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Govt gears up privatization drive<br> Losing or laid-off enterprises to go into private hands

Sohel Rahman, Staff Correspondent |
Update: 2010-09-07 01:26:05
Govt gears up privatization drive<br> Losing or laid-off enterprises to go into private hands

DHAKA: The sluggish privatization programme is going to gain pace again as the new industrial policy removes the roadblocks to transfer of the losing or laid-off enterprises to private owners.

A meeting held at the Prime Minister’s Office on April 22 with PM’s Principal Secretary MA Karim in the chair took the decision to hand over the loss-incurring public concerns to the Privatization Commission.

The privatization move remained stalled for more than a year due to the government’s “dual policy” and “indecision”, industry sources said.

During the period, the Privatization Commission had developed disagreement and controversy with the Industries, and Textiles and Jute Ministries and some other ministries over the privatization policy and reopening of the closed state-owned industrial units.

The draft Industrial Policy was the reason behind the controversy.

The draft industrial policy announced in April last year had recommended turning the losing industries profitable before privatizing, which was amended later.
A source close to the commission informed that the present government has now initiated a fresh move to sell off the country’s laid-off and sick industries “in a transparent manner and under a close watch”.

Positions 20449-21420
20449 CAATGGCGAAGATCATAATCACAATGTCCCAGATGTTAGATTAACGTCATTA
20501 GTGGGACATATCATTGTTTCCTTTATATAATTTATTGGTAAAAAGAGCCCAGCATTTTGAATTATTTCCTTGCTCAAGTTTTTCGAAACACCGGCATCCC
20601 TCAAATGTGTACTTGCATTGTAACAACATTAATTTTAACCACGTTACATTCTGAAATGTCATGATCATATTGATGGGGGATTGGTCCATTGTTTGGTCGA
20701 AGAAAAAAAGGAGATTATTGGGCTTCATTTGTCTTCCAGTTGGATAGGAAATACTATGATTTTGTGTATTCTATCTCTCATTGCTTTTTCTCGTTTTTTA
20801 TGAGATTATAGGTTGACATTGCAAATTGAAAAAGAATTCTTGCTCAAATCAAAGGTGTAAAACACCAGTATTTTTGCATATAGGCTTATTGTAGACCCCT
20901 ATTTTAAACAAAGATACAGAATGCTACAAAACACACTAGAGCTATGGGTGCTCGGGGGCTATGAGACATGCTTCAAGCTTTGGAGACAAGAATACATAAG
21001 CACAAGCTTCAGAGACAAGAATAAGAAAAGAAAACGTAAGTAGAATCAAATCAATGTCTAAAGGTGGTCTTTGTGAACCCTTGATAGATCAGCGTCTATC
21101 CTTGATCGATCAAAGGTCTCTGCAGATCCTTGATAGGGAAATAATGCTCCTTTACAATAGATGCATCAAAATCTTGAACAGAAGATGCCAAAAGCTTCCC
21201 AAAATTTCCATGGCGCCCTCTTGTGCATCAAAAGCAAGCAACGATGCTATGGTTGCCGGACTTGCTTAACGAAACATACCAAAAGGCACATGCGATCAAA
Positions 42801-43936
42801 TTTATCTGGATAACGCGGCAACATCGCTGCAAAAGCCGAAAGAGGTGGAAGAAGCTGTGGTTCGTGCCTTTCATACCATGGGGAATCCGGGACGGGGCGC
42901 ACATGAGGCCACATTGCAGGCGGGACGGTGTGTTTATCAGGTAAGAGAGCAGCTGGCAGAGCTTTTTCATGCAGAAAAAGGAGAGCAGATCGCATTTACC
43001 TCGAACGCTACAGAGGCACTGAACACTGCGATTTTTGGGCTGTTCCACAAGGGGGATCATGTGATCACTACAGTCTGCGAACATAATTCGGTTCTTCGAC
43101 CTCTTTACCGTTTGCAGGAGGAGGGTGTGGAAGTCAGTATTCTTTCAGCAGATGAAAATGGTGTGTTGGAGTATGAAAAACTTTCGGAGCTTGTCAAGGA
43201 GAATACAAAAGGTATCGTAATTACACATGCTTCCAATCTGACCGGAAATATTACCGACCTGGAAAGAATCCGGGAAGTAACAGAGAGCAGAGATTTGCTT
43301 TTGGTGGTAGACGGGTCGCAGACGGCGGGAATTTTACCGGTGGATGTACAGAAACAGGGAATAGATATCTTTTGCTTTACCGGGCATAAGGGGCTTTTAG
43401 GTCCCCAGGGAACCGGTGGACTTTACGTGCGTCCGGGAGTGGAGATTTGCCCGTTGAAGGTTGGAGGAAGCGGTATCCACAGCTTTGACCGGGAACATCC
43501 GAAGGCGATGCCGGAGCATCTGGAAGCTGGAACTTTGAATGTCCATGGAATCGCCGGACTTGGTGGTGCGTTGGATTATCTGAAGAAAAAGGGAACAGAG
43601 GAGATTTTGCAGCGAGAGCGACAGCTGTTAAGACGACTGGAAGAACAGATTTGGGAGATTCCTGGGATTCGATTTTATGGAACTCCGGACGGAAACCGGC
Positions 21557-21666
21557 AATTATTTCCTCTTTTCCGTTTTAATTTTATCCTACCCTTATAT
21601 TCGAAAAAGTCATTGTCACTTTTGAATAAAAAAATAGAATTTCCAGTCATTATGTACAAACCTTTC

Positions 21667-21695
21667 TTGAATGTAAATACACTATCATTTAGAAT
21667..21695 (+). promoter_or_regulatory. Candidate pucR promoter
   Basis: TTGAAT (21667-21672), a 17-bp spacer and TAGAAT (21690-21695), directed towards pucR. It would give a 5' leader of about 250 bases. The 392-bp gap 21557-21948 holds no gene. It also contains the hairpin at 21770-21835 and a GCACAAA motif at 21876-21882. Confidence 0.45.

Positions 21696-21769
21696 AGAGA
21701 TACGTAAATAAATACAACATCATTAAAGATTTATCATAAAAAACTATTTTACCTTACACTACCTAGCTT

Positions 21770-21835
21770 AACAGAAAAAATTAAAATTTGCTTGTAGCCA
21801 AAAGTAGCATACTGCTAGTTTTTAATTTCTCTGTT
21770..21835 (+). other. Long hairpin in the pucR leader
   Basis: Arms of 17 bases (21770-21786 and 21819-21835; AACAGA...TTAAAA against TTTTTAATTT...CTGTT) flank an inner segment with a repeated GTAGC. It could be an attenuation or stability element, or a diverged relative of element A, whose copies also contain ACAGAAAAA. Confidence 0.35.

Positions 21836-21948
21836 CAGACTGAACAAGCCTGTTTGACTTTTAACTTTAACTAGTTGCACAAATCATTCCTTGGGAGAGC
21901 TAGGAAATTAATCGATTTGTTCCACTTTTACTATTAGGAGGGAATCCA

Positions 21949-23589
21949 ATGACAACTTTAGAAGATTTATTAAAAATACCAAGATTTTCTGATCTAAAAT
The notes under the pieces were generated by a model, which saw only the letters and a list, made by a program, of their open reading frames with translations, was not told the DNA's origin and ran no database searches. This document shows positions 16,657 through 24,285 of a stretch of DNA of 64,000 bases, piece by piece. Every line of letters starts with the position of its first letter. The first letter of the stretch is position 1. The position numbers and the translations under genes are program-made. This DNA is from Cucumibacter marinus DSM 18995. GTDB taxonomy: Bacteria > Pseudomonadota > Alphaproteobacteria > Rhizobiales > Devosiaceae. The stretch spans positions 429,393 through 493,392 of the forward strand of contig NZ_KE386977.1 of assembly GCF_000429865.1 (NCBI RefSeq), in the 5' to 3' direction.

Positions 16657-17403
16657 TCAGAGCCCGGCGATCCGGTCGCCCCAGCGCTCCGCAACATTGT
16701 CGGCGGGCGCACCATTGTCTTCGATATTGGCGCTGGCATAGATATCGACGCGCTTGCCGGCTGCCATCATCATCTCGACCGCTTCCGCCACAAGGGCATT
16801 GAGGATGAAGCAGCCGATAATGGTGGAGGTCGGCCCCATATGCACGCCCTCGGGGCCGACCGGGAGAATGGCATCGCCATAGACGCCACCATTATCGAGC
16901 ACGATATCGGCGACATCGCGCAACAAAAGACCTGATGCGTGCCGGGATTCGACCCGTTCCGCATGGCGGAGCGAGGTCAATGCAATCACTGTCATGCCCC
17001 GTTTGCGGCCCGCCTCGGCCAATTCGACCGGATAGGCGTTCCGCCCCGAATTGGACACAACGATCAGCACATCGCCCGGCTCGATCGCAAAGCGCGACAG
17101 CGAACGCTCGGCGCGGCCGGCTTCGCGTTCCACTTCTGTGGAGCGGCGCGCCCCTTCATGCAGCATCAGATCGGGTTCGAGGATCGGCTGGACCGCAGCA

“The step is aimed at breathing dynamism into the economy through making the losing concerns and sick industries profitable,” the source said.  

On the other hand, Finance Minister Abul Maal Abdul Muhith, in his budget speech last year, said no state-run organizations would be sold to the private sector within next one year.

But, the privatization process has been halted due to the disagreement of Jute, Textiles and Industries ministries. The Commission even did not hand over a number of sold-out companies for a lack of willingness of the ministries concerned.

Extending his support to the government’s policy, Privatization Commission Chairman Dr Mirza Abdul Jalil said, “Operating industrial units and doing business is not government’s job. It is not capable of bearing the burden of the loss of crores of taka. So privatization is a must.”

According to the Commission, around 560 industrial enterprises have so far been privatized after the country’s independence. Of these, 486 were privatized before the formation of the Privatization Board, 20 under the board and 74 others under the commission.  

The commission has got on its list 30 SOEs for privatization, including BJMC, BTMC and Handloom Board.   

BDST: 1912 HRS, SEP 07, 2010

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